I could only make out about half of what he was saying. Up until then my hearing aids had done a fine job. I was able to hear the previous speakers in the lecture hall with little or no problem. But now I was frustrated.
Fortunately I had a solution in my pocket. An app called Ava. I fired it up on my iPhone and the speaker’s words began scrolling across the screen. It’s kind of like live captioning.
Very cool and very useful.
Ava debuted in November 2016, the creation of founders Thibault Duchemin, Pieter Doevendans and Skinner Cheng.
It’s not perfect, and it doesn’t get every word right every time. In my experience it’s about 96 or 97 percent accurate if you’re speaking one on one with someone in a quiet room. That tails off if you are in noisier environments. No surprise there.
That’s why Ava is also designed connect a group of people around a dinner table, for example, as long as each of them has the app on their phones.
One issue confronting the developers, according to Pieter Doevendans, is that many potential users are older folks who are not always tech savvy.
“Our ultimate goal is to make it easy and smooth to use”, he says, “As simple as just pulling your phone out of your pocket to provide a convenient 24/7 experience.”
Also in the future, they are looking at developing AR capabilities. One day you may be able to put on a pair of special glasses that puts the captions right before your eyes.
But make no mistake, Ava is well worth getting right now.
You can download either IOS or Android versions right here on their download page.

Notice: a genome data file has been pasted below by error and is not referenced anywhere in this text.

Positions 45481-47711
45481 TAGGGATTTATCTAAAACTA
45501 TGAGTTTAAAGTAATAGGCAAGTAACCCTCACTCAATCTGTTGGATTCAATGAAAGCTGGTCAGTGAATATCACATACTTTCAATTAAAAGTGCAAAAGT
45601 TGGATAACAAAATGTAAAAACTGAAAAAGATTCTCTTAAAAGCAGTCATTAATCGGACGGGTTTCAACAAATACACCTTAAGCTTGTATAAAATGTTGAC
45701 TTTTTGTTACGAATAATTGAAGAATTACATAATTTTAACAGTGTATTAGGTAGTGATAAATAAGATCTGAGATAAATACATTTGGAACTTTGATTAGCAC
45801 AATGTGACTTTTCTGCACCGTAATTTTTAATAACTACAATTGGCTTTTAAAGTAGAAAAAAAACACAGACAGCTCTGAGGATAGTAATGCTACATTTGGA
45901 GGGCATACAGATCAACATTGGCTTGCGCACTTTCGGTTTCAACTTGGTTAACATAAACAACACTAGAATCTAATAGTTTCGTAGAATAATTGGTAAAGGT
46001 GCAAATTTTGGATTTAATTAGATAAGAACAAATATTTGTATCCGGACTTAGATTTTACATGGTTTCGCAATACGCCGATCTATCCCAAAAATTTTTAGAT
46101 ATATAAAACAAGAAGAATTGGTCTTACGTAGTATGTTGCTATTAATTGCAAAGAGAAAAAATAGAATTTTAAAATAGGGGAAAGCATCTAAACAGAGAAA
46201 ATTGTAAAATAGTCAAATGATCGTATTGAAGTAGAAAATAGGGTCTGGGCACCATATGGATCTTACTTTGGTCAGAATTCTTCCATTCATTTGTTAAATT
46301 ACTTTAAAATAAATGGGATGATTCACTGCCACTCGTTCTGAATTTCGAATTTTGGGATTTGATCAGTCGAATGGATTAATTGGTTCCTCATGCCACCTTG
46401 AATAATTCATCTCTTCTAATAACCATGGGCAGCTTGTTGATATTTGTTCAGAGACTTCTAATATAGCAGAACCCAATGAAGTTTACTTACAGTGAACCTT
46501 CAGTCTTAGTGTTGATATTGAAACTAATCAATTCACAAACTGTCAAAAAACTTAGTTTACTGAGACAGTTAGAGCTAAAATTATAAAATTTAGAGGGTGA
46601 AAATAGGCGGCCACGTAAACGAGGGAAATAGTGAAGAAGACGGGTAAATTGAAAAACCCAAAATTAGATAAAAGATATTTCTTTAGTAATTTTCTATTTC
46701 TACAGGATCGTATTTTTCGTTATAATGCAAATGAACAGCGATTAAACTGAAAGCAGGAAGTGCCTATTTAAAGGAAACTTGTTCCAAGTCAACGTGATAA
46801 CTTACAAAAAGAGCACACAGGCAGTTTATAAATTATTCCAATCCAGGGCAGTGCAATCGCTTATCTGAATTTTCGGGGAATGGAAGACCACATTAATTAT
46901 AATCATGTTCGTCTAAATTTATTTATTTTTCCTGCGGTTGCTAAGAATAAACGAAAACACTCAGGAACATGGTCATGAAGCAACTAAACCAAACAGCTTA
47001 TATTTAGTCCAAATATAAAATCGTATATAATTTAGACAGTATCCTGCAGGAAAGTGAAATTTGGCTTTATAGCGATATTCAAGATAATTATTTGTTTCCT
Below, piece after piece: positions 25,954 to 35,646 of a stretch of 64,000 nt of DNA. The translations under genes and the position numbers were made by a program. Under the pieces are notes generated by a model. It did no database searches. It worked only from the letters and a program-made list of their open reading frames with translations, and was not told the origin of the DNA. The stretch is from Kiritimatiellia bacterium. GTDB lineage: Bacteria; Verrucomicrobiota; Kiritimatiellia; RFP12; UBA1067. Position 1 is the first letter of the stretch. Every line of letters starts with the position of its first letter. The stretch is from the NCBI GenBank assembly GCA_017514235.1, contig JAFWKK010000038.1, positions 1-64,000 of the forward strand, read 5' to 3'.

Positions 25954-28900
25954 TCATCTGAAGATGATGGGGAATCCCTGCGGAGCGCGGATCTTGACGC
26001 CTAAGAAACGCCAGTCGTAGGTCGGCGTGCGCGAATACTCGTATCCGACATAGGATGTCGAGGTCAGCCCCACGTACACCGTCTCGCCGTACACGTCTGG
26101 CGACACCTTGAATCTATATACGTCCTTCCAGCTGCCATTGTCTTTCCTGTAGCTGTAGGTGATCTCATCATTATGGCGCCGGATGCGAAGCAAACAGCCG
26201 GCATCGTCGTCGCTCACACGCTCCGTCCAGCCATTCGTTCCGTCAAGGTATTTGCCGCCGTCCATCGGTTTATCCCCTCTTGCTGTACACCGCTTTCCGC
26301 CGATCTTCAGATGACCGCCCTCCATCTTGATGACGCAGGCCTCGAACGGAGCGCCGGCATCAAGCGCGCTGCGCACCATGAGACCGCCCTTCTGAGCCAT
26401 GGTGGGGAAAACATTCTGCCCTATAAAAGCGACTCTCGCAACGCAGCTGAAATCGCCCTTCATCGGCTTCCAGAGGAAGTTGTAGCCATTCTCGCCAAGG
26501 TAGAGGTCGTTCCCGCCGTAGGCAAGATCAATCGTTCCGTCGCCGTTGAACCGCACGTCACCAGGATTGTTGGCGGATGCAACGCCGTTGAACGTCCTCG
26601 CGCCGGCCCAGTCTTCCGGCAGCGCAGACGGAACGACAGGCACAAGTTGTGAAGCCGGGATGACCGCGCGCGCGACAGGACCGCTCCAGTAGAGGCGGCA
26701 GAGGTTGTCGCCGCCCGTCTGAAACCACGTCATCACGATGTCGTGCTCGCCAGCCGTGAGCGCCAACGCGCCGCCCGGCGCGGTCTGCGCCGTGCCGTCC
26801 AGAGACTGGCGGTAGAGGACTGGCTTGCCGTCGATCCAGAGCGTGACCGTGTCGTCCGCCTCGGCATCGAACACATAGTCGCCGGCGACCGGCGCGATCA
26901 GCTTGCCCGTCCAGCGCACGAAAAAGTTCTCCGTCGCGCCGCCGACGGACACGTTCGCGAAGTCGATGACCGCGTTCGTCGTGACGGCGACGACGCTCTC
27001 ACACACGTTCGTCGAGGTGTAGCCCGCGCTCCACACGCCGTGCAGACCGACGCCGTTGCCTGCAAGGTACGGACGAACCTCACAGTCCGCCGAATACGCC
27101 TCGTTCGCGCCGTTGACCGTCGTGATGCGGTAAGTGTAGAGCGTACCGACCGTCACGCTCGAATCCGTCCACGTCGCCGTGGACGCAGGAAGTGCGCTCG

“He said he would rather have sex than have his hearing.”
Could Viagra cause hearing loss?
The late Hugh Hefner thought so according to three of the women in his life. His widow Chrystal Harris told Howard Stern back in 2011 that, “He tries not to take Viagra any more because it makes him lose his hearing.”
In another interview that same year Hefner’s former twin lovers Karissa and Kristina Shannon made a similar claim.
Karissa told The Sun “He said he would rather have sex than have his hearing. He has hearing aids now and even then he can only hear out of one ear.”
“You have to lean down and talk into his good ear for him to understand you. We could sit right next to him and he wouldn’t have a clue what we said.”
Was Viagra to Blame?
There is some tenuous evidence that the class of drugs known as PDE-5 inhibitors such as Viagra, Cialis and Levitra may induce sensorineural hearing loss. A 2007 study found that a few men reported suffering from sudden sensorineural hearing loss (SSHL) after taking PDE-5 inhibitors.
It’s important to note that there has been no proven causal link, and that SSHL is extremely rare. But it was enough for the FDA to require that a warning be included on the labels of PDE-5 inhibitors.
As for Hefner’s hearing loss, well, he was in his nineties after all.
The Drugs You Should Worry About
There are roughly 200 drugs that have been shown to cause hearing loss, including some that may already be in your medicine cabinet.
They are known as ototoxics, oto meaning ear and toxic, of course, means poison. They can result in temporary or permanent damage. If you are already suffering from hearing loss you should be aware that these drugs may cause you to lose more.
Hearing aids help, and I couldn’t function without them. But for those of us afflicted by sensorineural (age related) hearing loss there is now the tantalizing possibility of a cure on the horizon.
Researchers around the world are working on it. I’ve talked with several, and the main focus of their attention are the hair cells and their supporting cells which line the cochlea.
They transform the vibrations produced by sound into electrical signals that are transmitted to the brain. But as we age they die off. They are killed by loud noises, certain drugs and faulty genes. The holy grail in this quest is to find a way to bring them back to life.